He says those who have been found not to be refugees are in PNG illegally and should return to their country of origin as hundreds already have done.

 

 

“The governments of PNG and Australia will facilitate voluntary returns.

 

 

“These people sought to subvert Australia’s laws by paying people smugglers to bring them illegally to Australia by boat – none will ever resettle here.”

 

 

Meantime on Monday, PNG’s Immigration and Border Security Minister, Petrus Thomas, stated that PNG still needs to sit with Australia to review the Regional Resettlement Agreement.

 

 

“The RRA is still current, but because of the date of the 31st we are just reviewing the RRA.

 

 

“Because the main idea of bringing the asylum seekers in was to process them, so now we’ve identified the refugees from the non-refugees, after the 31st we have to look for a way forward on how Australia will support them in the third country.”

 

 

(Immigration Minister Peter Dutton – Picture: Sky News)

Decentralisation Partnership Puts Focus On Local Priorities

 

Source: Post-Courier

The Governments of Papua New Guinea and Australia have entered into a new arrangement that will focus on improving service delivery and economic opportunities in the nation’s provinces and districts.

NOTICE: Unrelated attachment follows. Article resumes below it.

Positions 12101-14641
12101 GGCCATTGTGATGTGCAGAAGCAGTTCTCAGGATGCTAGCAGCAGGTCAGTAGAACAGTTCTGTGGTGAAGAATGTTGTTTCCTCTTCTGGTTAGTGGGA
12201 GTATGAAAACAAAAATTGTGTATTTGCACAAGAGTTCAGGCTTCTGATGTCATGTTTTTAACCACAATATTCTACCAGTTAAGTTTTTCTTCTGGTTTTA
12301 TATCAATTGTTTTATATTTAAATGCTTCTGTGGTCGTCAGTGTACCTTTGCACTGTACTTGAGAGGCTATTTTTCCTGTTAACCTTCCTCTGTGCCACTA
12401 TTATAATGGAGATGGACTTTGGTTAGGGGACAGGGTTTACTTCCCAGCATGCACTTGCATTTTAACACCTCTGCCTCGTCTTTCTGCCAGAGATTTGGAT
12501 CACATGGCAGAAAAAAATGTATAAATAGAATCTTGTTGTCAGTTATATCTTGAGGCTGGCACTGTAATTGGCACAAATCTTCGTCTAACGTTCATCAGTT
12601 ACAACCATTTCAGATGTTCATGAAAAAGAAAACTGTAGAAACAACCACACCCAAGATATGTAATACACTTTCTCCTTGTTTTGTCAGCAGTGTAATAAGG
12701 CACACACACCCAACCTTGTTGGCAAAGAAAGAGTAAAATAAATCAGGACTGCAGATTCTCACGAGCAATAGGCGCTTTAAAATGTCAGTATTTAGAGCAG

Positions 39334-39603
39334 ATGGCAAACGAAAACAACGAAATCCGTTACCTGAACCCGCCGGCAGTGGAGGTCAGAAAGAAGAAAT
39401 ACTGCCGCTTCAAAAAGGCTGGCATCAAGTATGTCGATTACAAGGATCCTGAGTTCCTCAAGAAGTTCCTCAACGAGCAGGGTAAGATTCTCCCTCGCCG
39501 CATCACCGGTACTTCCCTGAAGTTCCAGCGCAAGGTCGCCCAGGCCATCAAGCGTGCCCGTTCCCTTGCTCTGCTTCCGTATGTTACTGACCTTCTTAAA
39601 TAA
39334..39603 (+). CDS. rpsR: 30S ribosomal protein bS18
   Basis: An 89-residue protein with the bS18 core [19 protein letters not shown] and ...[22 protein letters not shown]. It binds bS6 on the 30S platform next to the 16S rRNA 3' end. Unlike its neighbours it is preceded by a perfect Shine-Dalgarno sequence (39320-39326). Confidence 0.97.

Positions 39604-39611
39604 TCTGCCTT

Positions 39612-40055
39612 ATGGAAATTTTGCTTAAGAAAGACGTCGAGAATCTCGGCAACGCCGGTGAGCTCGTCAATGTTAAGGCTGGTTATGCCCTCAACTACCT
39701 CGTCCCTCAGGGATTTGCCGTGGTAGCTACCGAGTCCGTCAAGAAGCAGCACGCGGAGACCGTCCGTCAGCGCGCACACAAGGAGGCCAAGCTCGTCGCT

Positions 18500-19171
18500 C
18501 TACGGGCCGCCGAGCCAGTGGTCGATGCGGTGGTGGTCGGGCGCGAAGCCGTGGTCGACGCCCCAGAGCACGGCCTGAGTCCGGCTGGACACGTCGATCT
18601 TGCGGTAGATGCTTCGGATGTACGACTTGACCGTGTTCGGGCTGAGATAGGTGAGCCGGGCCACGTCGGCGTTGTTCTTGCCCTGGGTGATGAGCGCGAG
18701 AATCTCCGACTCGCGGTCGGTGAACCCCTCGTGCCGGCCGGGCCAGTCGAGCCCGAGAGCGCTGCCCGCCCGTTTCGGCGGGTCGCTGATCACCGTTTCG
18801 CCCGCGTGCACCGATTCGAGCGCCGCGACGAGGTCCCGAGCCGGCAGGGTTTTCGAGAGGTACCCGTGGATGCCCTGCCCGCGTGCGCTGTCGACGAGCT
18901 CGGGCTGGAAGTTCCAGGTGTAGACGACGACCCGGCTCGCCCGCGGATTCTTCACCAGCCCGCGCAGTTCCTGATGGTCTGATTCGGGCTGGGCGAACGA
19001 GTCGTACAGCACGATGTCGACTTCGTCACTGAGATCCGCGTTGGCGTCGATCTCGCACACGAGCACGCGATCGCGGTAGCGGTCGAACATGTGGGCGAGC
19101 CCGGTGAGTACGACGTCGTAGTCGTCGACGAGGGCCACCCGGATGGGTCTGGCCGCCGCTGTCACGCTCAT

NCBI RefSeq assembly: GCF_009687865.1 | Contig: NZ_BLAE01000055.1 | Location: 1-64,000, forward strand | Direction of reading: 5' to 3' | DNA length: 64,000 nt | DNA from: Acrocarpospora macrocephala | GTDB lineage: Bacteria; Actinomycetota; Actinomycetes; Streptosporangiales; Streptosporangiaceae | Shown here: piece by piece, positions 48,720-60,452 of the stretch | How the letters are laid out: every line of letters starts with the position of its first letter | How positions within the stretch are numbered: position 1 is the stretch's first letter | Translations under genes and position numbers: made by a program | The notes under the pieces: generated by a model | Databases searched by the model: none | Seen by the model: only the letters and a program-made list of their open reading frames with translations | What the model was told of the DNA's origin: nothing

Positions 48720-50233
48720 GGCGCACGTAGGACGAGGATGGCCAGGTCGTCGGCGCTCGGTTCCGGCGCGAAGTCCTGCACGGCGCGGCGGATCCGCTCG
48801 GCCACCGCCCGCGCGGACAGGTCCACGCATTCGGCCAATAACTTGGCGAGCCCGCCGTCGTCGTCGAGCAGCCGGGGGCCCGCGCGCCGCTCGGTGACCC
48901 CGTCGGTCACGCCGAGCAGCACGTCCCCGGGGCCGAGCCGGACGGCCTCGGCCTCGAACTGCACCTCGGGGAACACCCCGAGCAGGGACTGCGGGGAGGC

The Partnership Arrangement for Improved Decentralisation and Service Delivery was signed at Parliament House by Kevin Isifu MP, Minister for Inter-Government Relations Richard Maru MP, Minister for National Planning and Australian High Commissioner Bruce Davis.

 

 

 

The Partnership will support Papua New Guinea’s priority of improving service delivery, economic opportunities and community development, by empowering provinces and districts.

 

 

 

Under the Partnership, Australia and Papua New Guinea will work together to strengthen Papua New Guinea’s decentralised system of government and maximise development outcomes on the ground.

 

 

 

MrDavis, said Australia is committed to supporting PNG to strengthen communities and service delivery throughout the country.

 

 

 

“We are pleased to be partnering with the Government to deliver on its vision for decentralised government, to meet the needs of the nation’s people,” Mr Davis said.

 

 

 

“This partnership will support Papua New Guineans to find local solutions for local challenges. Where provinces and districts are willing to take the initiative in applying their own resources to improve service delivery and increase economic opportunities, Australia will work with them to identify how we can add value,” he added.

 

 

 

The Partnership will also engage Papua New Guineans in the development of their communities, fostering cooperation among a range of community stakeholders to address service delivery and development challenges.